Google Enters ComScore's Turf

By Kim Hart
Washington Post Staff Writer
Monday, June 30, 2008

Suddenly having Google as a competitor could quickly spell death for a smaller firm. When the search giant last week unveiled a tool that measures audiences for various Web sites, Reston-based ComScore saw its stock drop by 23 percent in one day.

Now the Web analytics company is working to convince shareholders and clients that its services trump those offered by Google and that its business will not be harmed.

"I think Google's main interest is to sell more display advertising rather than be in the audience measurement business," ComScore chief executive Magid Abraham said in an interview Friday. "I don't think this will change what we do a whole lot."

ComScore has become a major player in the Web measurement business. The company, which went public a year ago, collects detailed data about consumer behavior on the Internet by tracking what panels of people do online, from the sites they visit to the products they purchase. Along with that of its chief competitor, Nielsen Online, ComScore's data are widely used by both publishers and advertisers to quantify Web traffic -- a key metric in online marketing.

Google's new Ad Planner service is designed to help ad buyers decide where to place advertisements. For example, if a media buyer had found success placing ads on iVillage.com or WebMD.com, Ad Planner could identify other sites that attract similar audiences. It provides general traffic and demographic data such as the gender, age, education and household income of visitors to particular sites. It's not clear how Google is collecting that data.

Separately, the Silicon Valley company recently introduced a new layer of Google Trends, which calculates a site's audience by using a combination of search data, opt-in panel data and other third-party market research.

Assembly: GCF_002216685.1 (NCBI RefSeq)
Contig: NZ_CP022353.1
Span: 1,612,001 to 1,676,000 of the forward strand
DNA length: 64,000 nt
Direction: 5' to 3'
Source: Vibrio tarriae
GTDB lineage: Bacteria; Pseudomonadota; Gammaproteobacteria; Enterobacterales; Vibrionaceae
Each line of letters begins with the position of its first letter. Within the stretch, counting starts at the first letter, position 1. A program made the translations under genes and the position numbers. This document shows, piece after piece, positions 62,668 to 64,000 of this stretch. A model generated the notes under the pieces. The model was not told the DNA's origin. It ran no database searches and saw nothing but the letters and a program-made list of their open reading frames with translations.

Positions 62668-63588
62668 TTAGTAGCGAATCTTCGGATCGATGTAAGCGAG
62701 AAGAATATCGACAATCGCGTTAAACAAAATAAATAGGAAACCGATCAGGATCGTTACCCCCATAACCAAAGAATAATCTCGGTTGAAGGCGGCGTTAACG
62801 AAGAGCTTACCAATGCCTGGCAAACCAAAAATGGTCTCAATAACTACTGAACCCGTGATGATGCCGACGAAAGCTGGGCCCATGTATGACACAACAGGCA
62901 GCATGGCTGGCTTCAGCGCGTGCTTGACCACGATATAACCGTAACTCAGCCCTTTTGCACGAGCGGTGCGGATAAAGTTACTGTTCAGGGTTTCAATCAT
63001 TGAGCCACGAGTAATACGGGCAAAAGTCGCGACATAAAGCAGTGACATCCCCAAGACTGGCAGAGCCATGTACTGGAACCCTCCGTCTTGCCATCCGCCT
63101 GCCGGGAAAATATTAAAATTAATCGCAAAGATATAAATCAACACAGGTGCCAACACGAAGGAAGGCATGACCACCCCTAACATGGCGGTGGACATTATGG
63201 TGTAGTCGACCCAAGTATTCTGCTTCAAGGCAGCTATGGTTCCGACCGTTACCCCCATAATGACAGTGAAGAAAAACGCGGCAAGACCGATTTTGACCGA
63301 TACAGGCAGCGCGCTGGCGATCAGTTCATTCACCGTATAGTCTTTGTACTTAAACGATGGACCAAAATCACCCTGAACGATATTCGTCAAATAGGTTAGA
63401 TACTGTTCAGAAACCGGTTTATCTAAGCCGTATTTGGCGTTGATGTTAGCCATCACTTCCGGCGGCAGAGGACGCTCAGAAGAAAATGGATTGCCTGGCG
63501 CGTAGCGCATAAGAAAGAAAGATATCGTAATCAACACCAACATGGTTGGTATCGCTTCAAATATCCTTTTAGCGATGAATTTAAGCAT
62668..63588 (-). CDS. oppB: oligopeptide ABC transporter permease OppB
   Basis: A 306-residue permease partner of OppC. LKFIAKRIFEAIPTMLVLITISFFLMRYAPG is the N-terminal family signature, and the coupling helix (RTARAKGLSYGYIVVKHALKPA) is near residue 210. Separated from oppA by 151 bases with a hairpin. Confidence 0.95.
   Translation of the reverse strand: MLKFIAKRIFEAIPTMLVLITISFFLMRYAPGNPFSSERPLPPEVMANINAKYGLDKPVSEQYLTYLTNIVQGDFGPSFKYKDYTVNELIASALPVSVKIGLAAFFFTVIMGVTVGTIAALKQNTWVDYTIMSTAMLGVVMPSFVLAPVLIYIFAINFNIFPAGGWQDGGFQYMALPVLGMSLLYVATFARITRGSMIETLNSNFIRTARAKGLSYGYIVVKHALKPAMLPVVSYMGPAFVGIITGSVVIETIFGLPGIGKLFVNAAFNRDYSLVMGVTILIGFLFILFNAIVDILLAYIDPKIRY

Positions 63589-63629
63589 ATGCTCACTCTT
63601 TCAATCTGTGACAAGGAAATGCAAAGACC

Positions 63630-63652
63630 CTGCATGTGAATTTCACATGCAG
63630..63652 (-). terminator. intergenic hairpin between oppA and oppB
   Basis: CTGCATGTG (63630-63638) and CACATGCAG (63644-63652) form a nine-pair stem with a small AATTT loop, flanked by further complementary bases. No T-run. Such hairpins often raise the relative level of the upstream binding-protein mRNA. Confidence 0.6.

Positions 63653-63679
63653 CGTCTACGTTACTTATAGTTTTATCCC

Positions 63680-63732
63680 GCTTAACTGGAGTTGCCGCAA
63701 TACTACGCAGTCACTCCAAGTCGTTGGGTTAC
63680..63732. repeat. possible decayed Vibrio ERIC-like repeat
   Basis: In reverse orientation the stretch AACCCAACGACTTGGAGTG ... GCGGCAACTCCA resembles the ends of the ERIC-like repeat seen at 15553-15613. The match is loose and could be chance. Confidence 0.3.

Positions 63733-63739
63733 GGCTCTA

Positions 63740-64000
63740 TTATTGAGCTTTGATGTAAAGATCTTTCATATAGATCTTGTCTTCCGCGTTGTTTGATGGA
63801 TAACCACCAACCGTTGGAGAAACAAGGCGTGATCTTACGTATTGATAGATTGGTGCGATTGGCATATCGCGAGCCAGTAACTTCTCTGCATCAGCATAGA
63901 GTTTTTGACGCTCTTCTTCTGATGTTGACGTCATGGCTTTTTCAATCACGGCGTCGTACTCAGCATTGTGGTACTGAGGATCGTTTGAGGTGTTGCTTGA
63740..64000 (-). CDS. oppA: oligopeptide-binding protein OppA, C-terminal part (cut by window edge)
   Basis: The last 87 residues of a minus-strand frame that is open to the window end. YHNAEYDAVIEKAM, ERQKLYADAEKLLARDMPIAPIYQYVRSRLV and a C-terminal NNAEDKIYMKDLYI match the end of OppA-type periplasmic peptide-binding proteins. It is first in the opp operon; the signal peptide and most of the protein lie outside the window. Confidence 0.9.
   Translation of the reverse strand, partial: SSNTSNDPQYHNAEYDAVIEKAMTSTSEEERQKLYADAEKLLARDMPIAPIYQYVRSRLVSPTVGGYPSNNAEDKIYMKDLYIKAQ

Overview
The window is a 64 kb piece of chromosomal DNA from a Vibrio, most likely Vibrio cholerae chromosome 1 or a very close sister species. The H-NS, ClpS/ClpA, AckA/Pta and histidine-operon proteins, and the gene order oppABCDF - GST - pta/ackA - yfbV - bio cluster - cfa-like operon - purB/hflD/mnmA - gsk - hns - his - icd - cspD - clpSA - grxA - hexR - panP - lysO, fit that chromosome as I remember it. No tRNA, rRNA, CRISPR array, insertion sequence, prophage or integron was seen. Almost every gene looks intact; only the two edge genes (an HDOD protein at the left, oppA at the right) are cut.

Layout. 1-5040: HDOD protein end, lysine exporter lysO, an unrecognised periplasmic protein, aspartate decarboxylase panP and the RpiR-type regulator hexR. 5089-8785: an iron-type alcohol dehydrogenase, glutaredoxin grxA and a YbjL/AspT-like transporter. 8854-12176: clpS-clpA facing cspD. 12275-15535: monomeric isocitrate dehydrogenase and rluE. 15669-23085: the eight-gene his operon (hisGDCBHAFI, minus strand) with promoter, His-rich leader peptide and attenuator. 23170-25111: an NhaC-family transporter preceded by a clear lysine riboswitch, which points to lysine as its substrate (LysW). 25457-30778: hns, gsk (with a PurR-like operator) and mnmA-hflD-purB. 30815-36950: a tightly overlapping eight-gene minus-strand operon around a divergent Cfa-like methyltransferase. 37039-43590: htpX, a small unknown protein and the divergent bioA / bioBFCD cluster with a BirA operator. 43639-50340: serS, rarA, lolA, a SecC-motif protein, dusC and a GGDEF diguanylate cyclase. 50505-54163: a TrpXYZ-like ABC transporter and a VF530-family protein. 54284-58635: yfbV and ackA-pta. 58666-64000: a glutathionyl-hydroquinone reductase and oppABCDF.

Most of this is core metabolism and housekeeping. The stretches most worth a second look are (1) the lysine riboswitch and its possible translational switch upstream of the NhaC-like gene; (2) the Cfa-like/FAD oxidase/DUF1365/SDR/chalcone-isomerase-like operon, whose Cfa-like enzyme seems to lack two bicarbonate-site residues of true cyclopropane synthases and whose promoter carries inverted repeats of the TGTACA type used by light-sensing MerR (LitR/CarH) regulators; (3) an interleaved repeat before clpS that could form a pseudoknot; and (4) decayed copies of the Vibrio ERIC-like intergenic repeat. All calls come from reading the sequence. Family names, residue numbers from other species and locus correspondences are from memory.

Unlike ComScore's data, Google's services are free.

"Anytime Google appears as a direct competitor and gives away a product for free, the initial reaction is that it's a terrible thing," said Todd Greenwald, senior analyst at Signal Hill Capital Group in Baltimore, who said he expects ComScore's stock to bounce back. It ended down 22.8 percent for the week, at $21.48.

Greenwald said free measurement tools are offered by companies such as Compete and Alexa, but "that has not swayed people away from using ComScore."

In general, Web measurement services have been questioned because there are often wide discrepancies between companies' data and because the results often differ from the figures Web site owners record based on their own internal logs. That was brought home earlier this year when ComScore's numbers for Google differed from those from the Web giant's own count.

ComScore has gone through a rigorous audit by the Media Rating Council, an industry group that reviews major audience counters for a variety of media. It's not clear whether Google will also undergo the audit process, nor is it clear how Google is collecting its data, said Jason Helfstein, an analyst at Oppenheimer & Co. in New York. The company may be using its own information gathered by its widely distributed toolbar, searches and other products, as well as data from Internet service providers, he said.

"This is likely to create quality of data and privacy issues," he wrote in a note to investors. Google Ad Planner puts the company in the position of recommending sites to advertisers while also selling ads on those sites, which could present a conflict of interest for big advertisers, he said.

Other Web-measurement companies say they don't feel threatened by Google's entry into the market. Nielsen Online has a partnership with Google to help quantify TV ad audiences. "We have not analyzed the tool in great detail, but generally believe the marketplace benefits from services that support buying, planning and decision making," Nielsen said in a statement.

Konrad Feldman, chief executive of Quantcast, a media measurement service, two weeks ago launched its own Media Planner product that helps ad buyers search for audiences.

"We're in a big marketplace that's growing quickly," he said. "There's a lot of people who are keen on using Google's part of the business, but that doesn't mean we aren't going to be successful."

ComScore's Abraham said he sees Ad Planner as a way for Google to further dominate the online advertising industry by enticing ad agencies and smaller advertisers to put more dollars toward its own ad network. He said he sees the tool as more of a threat to established online publishers because it helps advertisers find their target audiences elsewhere on the Web.

"If you're a sophisticated advertising agency, you still need a neutral, third-party tool like ours," he said. "This may make us a lot more friends in the long run."


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